“Consider pricing your flights before committing to the cruise, especially if one port is international and one isn't,” says Céleste Auger Munsh, a travel advisor with Gifted Travel Network. “Make sure to mind what the weather will be as it’s likely you will be needing clothing for multiple seasons. And consider the size of the ship. The smaller the ship, the longer it takes to get to the final port of call.”

And choose your cabin wisely. Seas can be rough on a transatlantic crossing, “so you should go midship and low,” said Leah Bergner of Coastline Travel Advisors, in case you get seasick. “And because you’ll be spending so much time on a ship, consider booking on one of the new cruise ships coming in 2023.

Which are the “best” transatlantic cruises? That will depend on your budget, your interests, your cruising style, and your vacation calendar. Here’s some more in-depth information on transatlantic cruises.

Passengers try out tango lessons on QM2 (Photo: John Roberts)

Classic Transatlantic “Crossings” Cruises

Cunard’s Queen Mary 2 offers a seven-night classic transatlantic ocean liner experience.

“She’s big, fast, and powerful and is just perfect for a crossing,” said Bill Miller, an ocean liner and cruise ship expert. “It has the biggest library at sea, a planetarium, activities such as fencing and ballroom dancing, and a great line-up of guest speakers. They also do a traditional afternoon tea each day with gloves, violins, scones, cakes, and all that kind of stuff.”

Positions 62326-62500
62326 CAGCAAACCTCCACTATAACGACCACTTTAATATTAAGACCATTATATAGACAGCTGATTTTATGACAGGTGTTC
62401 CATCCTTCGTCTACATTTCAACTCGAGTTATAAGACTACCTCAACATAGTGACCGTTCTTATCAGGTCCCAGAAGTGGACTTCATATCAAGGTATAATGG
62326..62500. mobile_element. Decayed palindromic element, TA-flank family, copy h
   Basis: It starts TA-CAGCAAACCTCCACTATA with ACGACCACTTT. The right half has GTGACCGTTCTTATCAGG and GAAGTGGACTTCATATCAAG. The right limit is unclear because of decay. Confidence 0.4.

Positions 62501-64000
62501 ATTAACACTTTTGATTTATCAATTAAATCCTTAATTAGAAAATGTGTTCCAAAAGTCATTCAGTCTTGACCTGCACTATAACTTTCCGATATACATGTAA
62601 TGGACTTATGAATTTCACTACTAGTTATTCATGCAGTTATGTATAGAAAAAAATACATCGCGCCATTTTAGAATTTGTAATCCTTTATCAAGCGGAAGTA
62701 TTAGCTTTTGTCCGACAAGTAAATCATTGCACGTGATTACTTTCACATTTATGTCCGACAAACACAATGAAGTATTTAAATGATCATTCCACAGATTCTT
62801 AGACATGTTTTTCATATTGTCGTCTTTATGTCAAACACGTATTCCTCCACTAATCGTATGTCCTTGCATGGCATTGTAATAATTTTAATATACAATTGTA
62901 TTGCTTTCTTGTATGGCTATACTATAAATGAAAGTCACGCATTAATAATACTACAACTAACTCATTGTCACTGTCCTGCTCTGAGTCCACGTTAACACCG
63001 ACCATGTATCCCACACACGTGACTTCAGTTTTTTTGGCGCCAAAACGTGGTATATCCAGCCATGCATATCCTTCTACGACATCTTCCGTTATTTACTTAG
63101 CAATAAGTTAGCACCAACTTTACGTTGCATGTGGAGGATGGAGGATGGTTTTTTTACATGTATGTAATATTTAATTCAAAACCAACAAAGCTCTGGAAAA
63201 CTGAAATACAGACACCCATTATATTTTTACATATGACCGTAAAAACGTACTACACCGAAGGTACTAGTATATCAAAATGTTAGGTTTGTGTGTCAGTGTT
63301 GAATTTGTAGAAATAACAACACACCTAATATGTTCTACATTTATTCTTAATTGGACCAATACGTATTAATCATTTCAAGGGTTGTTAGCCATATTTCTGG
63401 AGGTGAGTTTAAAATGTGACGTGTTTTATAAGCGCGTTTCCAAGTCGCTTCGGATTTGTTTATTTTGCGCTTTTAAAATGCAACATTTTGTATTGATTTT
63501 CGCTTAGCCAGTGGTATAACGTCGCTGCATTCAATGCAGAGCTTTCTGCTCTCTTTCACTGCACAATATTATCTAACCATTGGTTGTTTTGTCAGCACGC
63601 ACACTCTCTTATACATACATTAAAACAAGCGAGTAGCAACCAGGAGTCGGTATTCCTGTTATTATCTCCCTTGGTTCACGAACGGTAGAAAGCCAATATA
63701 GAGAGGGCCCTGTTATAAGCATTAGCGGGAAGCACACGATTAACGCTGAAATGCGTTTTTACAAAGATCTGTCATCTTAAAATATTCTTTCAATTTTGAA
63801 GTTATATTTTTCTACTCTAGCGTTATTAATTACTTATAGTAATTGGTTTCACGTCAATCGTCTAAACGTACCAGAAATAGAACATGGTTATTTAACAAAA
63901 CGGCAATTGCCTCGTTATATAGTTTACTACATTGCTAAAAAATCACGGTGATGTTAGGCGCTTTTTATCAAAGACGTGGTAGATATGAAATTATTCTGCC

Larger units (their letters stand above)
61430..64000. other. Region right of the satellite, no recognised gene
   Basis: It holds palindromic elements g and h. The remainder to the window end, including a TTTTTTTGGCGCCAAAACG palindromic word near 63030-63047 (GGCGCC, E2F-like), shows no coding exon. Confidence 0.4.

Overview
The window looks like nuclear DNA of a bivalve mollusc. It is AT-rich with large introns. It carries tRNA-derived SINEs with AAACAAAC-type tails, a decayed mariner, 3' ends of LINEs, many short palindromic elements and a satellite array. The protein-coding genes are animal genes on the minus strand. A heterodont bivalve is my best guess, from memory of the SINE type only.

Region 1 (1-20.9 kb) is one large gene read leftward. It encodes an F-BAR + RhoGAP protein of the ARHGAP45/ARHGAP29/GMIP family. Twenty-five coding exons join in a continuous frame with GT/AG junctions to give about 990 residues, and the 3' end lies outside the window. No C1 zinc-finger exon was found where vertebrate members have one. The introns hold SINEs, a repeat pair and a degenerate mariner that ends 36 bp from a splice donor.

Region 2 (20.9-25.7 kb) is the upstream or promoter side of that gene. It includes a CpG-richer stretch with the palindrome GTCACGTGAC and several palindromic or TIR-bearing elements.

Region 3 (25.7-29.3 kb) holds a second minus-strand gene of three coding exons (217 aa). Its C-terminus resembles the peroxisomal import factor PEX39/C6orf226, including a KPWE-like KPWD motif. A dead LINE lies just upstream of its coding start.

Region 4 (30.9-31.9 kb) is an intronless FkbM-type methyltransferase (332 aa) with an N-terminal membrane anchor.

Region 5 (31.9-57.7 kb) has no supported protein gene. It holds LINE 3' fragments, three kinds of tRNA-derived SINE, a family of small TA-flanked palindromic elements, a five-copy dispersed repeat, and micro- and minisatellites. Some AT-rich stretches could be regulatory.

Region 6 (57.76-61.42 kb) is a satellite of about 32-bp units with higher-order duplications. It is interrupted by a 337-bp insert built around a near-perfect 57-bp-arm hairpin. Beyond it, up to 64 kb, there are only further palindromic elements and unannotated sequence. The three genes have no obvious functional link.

Queen Mary 2 is also a good choice for people who want to travel with their pet. The ship allows passengers to bring dogs and cats on board, but keep in mind there’s an extra charge; slots in the onboard kennel are limited to just 24 dogs and cats; and guests may not take their pet to the cabin or around the ship.

2023 prices start at around $699 per person and there are at least four themed cruises scheduled during year focusing on dance, music, food and wine, and literature.

Holland America Line will round out its 150th anniversary celebration with a special transatlantic cruise on its newest ship, Rotterdam, in April 2023.

In October 2022, the cruise line made a commemorative transatlantic crossing from Rotterdam to New York to recreate its maiden October 1872 voyage. HAL will recreate that voyage in reverse – from New York to Rotterdam – in April 2023 with maritime historians offering lectures, menus showcasing classic dishes from as early as the 1920s, and a “Throwback Happy Hour” offering cocktails – and prices – from the early days as well. Prices start at $1,169 per person for an inside cabin.

Holland America Line offers transatlantic and repositioning itineraries] on a half dozen of its ships as well.  

HAL Rotterdam passes the Statue of Liberty (Photo: Harriet Baskas)

Other Repositioning and Transatlantic Cruises

In addition to the lines mentioned above, almost every cruise line offers repositioning and/or itineraries that cross the Atlantic, said Kanise Kelley, of J5Travel/Word Cruise Advisors. So, if long days at sea are what you’re after, you should be able to find a transatlantic adventure that fits your time, budget, and travel style.

For example Celebrity Cruises’ list of 2023 transatlantic and repositioning cruises includes a 15 night itinerary with 10 sea days traveling from Tampa, FL to Barcelona, Spain in April starting at $898/per person on Celebrity Constellation. Ultra-luxury line Silversea will be sending its brand-new Silver Nova ship across the Atlantic from New York to Lisbon in November 2023 on an 11-day voyage with prices starting at $3,950 per person.

Here are links to other cruise lines that offer transatlantic cruises.

Royal Caribbean

Oceania 

Regent 

Ritz Carlton Yacht Collection

Virgin Voyages 

Windstar

Ponant

Updated November 21, 2022